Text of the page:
Key changes for real estate agents

  • Consolidation of the licence categories   The nine categories of licence and four categories of registered employees are now consolidated into three licence categories – real estate agents, auctioneers and resident letting agents – and one category of registered employees.  
  • De-licensing of property developers The Bill now removes the requirement for property developers and their employees to be licensed bringing Queensland in line with other States. This is designed to generate employment growth, reduce barriers to entry into the property development market, encourage market entrants and in turn, increase market competition.  
  • Deregulation of real estate commission The cap on the charging of real estate agents’ commission is now removed – while maximum commissions under PAMDA were initially intended to protect consumers, it has been suggested that the maximum commission rates set by government have effectively become the rates that the majority of agents charge. The changes are designed to improve the choice of service providers for consumers and result in more competitive rates of commission between respective real estate agents.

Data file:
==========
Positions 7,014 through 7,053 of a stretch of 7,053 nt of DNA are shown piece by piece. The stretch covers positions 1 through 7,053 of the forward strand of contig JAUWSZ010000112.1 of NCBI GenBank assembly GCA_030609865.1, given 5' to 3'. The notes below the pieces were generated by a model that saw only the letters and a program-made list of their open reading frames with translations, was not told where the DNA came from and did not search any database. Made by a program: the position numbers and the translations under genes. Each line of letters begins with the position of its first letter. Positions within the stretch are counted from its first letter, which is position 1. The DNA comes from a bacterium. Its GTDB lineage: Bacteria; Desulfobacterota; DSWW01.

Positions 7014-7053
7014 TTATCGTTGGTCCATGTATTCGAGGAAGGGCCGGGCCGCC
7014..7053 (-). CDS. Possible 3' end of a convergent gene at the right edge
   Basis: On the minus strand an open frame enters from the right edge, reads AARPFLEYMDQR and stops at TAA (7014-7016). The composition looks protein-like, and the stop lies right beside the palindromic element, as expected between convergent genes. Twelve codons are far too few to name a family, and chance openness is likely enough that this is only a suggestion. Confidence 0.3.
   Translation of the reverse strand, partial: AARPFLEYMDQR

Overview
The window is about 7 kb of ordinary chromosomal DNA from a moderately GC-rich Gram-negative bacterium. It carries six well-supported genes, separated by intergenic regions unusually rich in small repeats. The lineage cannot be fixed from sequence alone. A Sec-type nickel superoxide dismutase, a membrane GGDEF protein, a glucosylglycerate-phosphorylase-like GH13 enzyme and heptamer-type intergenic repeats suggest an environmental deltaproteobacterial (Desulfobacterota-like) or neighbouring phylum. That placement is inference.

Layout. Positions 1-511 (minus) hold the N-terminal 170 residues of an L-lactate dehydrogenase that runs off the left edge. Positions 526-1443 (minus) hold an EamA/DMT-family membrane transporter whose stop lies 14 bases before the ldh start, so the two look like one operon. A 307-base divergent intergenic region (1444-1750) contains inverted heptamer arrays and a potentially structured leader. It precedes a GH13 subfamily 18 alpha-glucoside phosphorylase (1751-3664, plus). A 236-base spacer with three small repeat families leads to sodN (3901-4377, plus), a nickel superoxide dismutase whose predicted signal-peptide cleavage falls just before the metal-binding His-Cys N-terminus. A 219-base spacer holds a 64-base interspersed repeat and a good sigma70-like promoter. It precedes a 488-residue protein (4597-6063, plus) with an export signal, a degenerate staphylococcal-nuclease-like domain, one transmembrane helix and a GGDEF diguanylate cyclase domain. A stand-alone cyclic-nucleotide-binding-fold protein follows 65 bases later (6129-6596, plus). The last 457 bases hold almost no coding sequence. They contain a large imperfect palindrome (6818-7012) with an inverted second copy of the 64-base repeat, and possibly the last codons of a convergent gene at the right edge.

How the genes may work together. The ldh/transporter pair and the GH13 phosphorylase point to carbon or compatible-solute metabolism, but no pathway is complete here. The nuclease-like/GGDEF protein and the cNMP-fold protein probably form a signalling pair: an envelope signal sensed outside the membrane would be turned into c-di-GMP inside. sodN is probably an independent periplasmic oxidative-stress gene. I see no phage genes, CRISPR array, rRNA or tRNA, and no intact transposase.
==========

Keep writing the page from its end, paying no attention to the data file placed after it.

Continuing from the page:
• Agents commission allowed despite beneficial interest Agents are still required to disclose all beneficial interests to the seller, but amendments now allow an agent to obtain a commission when the seller has acknowledged and agreed to the agent’s beneficial interest in the transaction.  
  • Agent’s disclosure to buyer Agents will no longer have to disclose to a buyer the amount of commission the agent will receive from the seller, essentially due to privity of contract. It is considered that the amount of commission a seller has agreed to pay an agent is a matter between the seller and the agent, and it does not have an impact on prospective purchasers.